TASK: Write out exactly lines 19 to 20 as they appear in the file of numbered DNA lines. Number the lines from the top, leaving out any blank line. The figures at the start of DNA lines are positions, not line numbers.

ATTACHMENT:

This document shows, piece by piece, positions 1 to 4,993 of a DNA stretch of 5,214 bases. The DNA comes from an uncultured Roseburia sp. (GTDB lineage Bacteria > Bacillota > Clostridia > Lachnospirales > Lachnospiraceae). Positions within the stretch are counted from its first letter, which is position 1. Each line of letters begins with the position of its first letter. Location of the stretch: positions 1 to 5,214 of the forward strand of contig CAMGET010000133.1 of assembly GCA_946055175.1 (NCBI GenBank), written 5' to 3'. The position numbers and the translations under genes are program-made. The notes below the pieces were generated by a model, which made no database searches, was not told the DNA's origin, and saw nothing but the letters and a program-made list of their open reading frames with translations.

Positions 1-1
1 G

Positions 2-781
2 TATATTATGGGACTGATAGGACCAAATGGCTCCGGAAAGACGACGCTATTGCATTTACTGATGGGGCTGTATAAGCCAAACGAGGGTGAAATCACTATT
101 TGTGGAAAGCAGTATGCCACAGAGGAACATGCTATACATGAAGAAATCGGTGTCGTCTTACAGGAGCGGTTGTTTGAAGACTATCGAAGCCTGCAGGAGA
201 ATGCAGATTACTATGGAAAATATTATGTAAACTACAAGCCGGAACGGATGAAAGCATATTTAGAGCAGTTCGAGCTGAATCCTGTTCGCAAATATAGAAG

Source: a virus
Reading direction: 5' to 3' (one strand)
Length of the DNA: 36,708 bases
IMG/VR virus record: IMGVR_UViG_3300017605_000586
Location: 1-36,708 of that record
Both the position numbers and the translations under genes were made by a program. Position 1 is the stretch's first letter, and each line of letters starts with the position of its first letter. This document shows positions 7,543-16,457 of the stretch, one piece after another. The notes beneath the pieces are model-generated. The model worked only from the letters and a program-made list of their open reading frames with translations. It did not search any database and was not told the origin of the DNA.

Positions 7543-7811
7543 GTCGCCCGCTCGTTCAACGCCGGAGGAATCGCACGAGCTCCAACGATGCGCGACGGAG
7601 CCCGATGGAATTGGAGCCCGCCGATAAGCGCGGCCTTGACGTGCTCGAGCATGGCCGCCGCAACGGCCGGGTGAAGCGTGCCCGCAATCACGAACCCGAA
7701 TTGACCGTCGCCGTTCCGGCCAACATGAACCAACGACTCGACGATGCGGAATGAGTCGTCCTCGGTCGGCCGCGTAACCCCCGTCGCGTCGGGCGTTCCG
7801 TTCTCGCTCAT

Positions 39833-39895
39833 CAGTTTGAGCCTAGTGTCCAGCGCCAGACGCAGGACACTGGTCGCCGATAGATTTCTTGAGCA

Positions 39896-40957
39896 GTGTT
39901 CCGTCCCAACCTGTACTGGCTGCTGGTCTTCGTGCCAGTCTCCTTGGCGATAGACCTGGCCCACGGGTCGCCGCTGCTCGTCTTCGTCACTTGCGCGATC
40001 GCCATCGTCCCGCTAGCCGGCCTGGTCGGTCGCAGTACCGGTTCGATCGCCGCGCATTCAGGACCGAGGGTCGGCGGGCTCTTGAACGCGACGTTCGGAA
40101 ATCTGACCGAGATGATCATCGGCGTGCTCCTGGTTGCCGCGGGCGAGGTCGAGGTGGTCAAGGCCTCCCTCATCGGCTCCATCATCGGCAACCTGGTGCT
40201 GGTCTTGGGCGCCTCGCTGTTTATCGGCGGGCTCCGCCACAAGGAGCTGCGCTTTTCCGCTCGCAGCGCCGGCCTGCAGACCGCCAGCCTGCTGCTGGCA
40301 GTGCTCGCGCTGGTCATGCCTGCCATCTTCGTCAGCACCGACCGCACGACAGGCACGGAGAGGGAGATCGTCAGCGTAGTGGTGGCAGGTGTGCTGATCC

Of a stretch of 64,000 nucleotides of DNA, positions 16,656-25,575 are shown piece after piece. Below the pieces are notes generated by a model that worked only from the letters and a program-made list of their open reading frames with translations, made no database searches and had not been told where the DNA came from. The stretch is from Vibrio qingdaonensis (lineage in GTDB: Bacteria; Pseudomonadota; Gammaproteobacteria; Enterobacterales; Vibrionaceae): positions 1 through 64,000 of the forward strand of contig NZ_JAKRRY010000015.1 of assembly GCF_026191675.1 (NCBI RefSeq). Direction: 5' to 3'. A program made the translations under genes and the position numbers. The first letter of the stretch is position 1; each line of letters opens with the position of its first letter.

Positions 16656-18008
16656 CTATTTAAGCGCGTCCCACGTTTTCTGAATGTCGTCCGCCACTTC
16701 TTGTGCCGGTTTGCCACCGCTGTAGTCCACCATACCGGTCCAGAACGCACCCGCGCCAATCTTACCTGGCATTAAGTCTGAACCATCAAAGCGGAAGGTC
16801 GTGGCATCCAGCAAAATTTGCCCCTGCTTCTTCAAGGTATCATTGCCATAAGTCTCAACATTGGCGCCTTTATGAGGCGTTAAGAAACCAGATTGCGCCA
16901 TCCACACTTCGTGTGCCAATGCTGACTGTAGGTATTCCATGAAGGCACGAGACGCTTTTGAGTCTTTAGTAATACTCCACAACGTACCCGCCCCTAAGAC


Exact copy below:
Positions 39833-39895
39833 CAGTTTGAGCCTAGTGTCCAGCGCCAGACGCAGGACACTGGTCGCCGATAGATTTCTTGAGCA